Physical exam alone has been shown to be an unreliable method of diagnosing fungal nails. There are many conditions that can make nails look damaged, so even doctors have a difficult time. In fact, studies have found that only about 50% of cases of abnormal nail appearance were caused by fungus. Therefore, laboratory testing is almost always indicated. Some insurance companies may even ask for a laboratory test confirmation of the diagnosis in order for antifungal medicine to be covered. A nail sample is obtained either by clipping the toenail or by drilling a hole in the nail. That piece of nail is sent to a lab where it can by stained, cultured, or tested by PCR (to identify the genetic material of the organisms) to identify the presence of fungus. Staining and culturing can take up to six weeks to get a result, but PCR to identify the fungal genetic material, if available, can be done in about one day. However, this test is not widely used due to its high cost. If a negative biopsy result is accompanied by high clinical suspicion, such as nails that are ragged, discolored, thickened, and crumbly, it warrants a repeat test due to the prevalence of false-negative results in these tests.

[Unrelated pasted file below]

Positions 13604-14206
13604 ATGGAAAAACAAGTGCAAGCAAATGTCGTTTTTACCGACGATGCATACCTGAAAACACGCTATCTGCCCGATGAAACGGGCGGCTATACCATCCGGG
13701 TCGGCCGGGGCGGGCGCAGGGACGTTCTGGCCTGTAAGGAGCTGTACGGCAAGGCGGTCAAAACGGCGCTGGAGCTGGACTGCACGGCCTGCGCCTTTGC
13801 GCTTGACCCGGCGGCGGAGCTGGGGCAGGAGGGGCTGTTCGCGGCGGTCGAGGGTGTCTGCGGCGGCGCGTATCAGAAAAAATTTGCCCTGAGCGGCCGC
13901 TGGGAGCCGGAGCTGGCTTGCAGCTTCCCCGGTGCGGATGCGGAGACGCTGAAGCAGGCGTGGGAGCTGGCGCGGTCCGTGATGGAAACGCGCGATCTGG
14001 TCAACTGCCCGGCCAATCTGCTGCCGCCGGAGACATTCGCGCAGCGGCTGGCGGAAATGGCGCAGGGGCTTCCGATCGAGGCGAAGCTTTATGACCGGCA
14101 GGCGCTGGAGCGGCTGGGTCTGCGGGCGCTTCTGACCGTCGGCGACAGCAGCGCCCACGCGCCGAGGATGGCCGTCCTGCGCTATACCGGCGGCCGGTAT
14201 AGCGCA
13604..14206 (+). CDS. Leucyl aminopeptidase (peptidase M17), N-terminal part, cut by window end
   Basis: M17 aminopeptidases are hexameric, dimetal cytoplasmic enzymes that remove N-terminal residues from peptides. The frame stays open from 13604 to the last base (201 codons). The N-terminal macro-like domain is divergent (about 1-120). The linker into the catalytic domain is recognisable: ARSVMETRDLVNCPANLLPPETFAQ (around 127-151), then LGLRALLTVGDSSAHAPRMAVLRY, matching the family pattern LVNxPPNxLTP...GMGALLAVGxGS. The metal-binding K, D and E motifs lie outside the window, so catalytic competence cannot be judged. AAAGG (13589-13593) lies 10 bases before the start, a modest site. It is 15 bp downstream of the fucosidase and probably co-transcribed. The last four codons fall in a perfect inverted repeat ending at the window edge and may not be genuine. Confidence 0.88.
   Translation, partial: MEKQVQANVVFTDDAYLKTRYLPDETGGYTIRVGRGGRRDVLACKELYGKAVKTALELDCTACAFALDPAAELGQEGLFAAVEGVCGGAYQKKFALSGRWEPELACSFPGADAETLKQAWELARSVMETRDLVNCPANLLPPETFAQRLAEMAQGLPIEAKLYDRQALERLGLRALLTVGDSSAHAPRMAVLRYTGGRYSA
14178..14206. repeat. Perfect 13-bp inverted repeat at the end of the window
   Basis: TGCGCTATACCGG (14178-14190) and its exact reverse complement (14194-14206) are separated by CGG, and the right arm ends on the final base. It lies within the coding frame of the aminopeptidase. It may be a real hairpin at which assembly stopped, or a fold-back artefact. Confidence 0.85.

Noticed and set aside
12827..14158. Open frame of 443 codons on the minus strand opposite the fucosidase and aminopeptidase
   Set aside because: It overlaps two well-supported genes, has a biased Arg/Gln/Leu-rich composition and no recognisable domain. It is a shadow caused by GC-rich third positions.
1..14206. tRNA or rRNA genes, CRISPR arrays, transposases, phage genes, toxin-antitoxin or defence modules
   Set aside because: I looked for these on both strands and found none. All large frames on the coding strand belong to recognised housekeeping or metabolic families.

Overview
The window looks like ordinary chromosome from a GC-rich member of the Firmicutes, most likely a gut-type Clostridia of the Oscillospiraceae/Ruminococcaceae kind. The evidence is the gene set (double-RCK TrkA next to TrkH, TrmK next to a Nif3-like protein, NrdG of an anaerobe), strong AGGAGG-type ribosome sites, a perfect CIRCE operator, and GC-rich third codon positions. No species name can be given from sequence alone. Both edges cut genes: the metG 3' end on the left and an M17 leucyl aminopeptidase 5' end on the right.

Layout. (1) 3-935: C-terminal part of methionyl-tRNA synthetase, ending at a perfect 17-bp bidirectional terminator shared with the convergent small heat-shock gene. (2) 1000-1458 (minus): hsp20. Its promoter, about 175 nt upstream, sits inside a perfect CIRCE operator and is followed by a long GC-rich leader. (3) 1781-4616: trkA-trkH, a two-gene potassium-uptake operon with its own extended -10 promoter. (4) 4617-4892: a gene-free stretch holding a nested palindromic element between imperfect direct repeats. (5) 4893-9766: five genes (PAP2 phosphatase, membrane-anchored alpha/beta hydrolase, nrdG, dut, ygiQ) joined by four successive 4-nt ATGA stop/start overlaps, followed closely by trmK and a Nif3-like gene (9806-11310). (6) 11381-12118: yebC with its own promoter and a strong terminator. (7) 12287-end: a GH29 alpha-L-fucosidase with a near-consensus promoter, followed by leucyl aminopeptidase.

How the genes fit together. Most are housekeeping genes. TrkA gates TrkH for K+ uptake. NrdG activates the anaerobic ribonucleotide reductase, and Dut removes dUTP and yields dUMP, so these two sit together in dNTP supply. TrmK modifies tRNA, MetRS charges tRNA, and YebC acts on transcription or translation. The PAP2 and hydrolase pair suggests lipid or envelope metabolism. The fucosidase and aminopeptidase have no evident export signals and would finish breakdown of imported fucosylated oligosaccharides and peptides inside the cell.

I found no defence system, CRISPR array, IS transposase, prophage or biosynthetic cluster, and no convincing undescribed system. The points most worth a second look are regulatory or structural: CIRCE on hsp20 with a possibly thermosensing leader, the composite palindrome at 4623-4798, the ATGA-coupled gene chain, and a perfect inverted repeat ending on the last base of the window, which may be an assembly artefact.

Most of the medications used to treat nail fungus have side effects, so you want to make sure of what you are treating.

What specialists treat nail fungus?

There are several doctors who can provide nail fungus treatment. Your primary care provider, a dermatologist, or a podiatrist can treat nail fungus. Any one of these doctors can provide proper diagnosis and prescribe medications specific to fungal infection. A podiatrist or dermatologist may shave the top layer of the nail off or even remove part of the nail.

Who should be treated for fungal nails?

Medical treatment of onychomycosis is suggested in patients who are experiencing pain and discomfort due to the nail changes. Patients with higher risk factors for infections such as diabetes and a previous history of cellulitis (infection of the soft tissue) near the affected nails may also benefit from treatment. Poor cosmetic appearance is another reason for medical treatment.

A person trims their toenails.

Source: iStock

How to get rid of toenail fungus?

Keeping nails trimmed and filed can help to reduce the amount of fungus in the nails and is highly recommended. This also provides pain relief when thickened nails cause pressure-related pain.